As with any lifestyle reboot, searching for the perfect apartment can be exciting, but you’ll also need to be practical to ensure your new pad is a home sweet home for the duration of your lease, and that your move is a success. Before you head out, you might want to pause and get some apartment hunting tips from our expert to ensure you get the best place for you.
Of course there is plenty to consider. Beyond information about the unit you’d be renting, you’ll want to know how the property is maintained, the community’s rules and the fit of the neighborhood. For help thinking ahead, we turned to expert Kevin Miller, President of Westside Rentals, “Southern California’s largest home-finding service”.
Kevin emphasizes the need to set expectations early on, especially for anyone who is downsizing. “In a house you can be king of your castle and do what you want, but in an apartment you have to be respectful because you’re sharing walls and common areas where you park, and hallways. You have to keep the noise down, clean up after yourself and just be a good tenant.”
Know Your Options Before You Rent
The first step is to know your budget. No matter how good a place looks, if you can’t afford it, it doesn’t matter. A good rule of thumb is that housing should cost 30-35% of your after-tax income. And be prepared to have first month, last month and deposit money to pay at the time you sign the lease.
After that, map out a list of areas you want to live. Much of that will depend on your lifestyle, where you work and what kind of commute you are willing to take on. “The trend over the last 3-5 years is that young people want to live close to where they work so that means urban areas where there are jobs,” says Kevin. “These apartments are usually small but in great locations where at night, they can be around bars, restaurants, movie theatres and shops. An older, married couple will probably want more space, and a yard so they may have to go to out to the suburbs to afford that, which potentially means a longer commute.”
Once you have your budget and area set, you can start thinking about the amenities you want, such as parking, a pool, what appliances are included, and most importantly pets if you have them. Be forewarned, many apartment buildings do not allow them. “Don’t move into a no-pet building and try to sneak in a pet! That’s how you get evicted!” cautions Kevin who says he’s seen this happen more times than he cares to count. “Once you get an eviction, that will follow you around on your credit report.”
Go See Before You Sign the Lease
Now it’s time to start looking at some places. Kevin warns, again from his wealth of horror stories, to never rent a place without a thorough inspection. “A lot of people want to rent just based on the photos and description in the listing. Make sure you go do a walk through to see that it is what it says it is. Meet your landlord and see if you get a good gut feeling.”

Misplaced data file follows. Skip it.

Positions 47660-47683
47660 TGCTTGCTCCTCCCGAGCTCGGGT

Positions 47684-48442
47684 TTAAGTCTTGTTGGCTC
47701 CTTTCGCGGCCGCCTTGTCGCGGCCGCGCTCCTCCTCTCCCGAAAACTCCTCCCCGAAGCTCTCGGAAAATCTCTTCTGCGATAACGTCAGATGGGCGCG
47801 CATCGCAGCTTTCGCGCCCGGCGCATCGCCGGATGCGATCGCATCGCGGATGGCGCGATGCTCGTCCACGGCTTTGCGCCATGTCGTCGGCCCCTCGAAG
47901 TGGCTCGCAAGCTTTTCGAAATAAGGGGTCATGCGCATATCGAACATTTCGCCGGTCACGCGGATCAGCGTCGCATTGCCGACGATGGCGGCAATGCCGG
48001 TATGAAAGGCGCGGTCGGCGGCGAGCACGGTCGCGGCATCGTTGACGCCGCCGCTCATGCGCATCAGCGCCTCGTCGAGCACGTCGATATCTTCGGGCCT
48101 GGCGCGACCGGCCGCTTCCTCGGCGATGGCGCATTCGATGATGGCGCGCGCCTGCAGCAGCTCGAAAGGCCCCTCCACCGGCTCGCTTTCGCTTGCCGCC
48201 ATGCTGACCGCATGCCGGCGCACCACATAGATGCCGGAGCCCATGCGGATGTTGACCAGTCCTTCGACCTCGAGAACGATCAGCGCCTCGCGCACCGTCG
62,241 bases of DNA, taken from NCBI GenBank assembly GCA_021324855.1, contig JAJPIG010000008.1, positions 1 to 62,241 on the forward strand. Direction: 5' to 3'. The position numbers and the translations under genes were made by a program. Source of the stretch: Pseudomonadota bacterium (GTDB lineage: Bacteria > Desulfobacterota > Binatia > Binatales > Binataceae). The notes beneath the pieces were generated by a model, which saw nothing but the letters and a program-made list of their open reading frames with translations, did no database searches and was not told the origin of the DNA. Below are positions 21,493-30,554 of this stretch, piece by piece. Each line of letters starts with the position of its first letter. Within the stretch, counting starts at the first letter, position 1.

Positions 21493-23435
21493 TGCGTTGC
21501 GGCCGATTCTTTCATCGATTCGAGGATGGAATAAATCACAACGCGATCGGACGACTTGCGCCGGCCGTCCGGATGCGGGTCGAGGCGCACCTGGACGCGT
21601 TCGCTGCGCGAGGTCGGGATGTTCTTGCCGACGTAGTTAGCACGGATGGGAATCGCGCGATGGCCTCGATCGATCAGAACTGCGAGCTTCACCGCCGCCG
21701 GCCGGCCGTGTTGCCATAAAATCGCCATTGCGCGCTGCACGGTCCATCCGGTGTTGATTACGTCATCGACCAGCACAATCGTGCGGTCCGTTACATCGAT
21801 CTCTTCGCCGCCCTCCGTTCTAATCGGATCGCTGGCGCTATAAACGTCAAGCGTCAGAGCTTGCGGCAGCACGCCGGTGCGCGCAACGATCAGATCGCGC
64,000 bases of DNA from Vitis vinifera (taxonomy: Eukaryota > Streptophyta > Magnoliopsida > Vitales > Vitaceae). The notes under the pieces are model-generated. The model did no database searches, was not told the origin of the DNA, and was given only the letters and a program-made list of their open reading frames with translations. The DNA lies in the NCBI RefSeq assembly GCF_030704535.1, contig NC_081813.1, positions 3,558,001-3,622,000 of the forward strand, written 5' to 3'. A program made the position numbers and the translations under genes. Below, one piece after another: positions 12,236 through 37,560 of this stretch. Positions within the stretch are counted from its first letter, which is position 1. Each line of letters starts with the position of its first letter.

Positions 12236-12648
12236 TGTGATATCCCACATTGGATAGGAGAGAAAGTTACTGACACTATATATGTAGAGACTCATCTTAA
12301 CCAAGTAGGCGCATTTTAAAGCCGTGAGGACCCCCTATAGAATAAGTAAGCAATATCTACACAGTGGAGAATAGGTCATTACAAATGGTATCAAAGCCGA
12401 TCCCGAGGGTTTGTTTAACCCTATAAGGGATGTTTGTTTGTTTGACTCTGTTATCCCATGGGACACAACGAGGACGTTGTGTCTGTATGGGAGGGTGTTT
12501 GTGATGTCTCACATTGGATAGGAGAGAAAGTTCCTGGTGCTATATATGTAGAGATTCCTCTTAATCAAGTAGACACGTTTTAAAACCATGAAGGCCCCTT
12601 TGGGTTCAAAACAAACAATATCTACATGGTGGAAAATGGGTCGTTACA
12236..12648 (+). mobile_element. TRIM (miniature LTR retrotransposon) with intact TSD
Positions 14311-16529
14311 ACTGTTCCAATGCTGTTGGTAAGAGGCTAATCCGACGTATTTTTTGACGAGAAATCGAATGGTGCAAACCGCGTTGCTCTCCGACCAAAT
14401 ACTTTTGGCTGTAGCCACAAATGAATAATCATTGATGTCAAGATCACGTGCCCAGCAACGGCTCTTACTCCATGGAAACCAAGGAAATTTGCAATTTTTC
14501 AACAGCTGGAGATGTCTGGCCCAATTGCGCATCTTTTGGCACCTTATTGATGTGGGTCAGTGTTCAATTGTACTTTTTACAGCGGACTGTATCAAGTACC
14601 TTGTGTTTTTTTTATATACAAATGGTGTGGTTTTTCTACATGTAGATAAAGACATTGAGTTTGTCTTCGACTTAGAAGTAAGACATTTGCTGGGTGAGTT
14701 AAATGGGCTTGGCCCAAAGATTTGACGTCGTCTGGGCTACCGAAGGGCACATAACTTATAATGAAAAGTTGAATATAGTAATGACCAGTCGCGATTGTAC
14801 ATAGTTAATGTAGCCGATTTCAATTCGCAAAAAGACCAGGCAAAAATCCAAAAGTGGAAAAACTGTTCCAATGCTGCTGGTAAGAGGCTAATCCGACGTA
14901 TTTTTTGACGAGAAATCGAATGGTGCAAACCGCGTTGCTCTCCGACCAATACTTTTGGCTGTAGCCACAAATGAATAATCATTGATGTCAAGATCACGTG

When making an appointment to see an apartment, Kevin suggests treating it like a job interview. Be on time, dress nice and clean, and have your paperwork ready. “The landlord is deciding who moves into their asset and who they want to go into partnership with.” Keep in mind the competition can be fierce in popular areas.
When you visit, it’s OK to get a little nosy. Look in cabinets for bugs or rodent droppings. Run the shower and check the hot water and water pressure. Flush the toilet. Check screens, locks and lights. “Any good landlord would want you to do this,” Kevin says.
He also suggests doing a couple of visits at different times of the day to check the neighbor noise and “walk the grounds. If you see things are broken or the pool is all green and nasty, then you have an idea on how this property is cared for.”
Lastly, Kevin suggests trying to talk to some neighbors to get insight on what it’s like to live there. Ask what they like and don’t like about living in the building.
Be Prepared for the Background Check
Landlords typically do a screening of all tenants to check their:
- Criminal Record
- Credit Report
- Eviction Records
- Employment and Income
If possible, fill out the landlord’s credit application beforehand. You’ll also want to bring information to answer the following questions:
Be Smart when You Sign the Lease
Once you decided on a place and cleared the background check, it’s time to sign the lease. Make sure you fully review the details in your contract and the community’s rules. Only after the lease is signed should you hand over the money and get the key in return, says Kevin who cautions. “Don’t ever send the money in before you sign the lease and get the key. If any landlord asks you to do that, run!”
If you take all the proper steps to prepare and search, you should be happy in your new apartment in no time!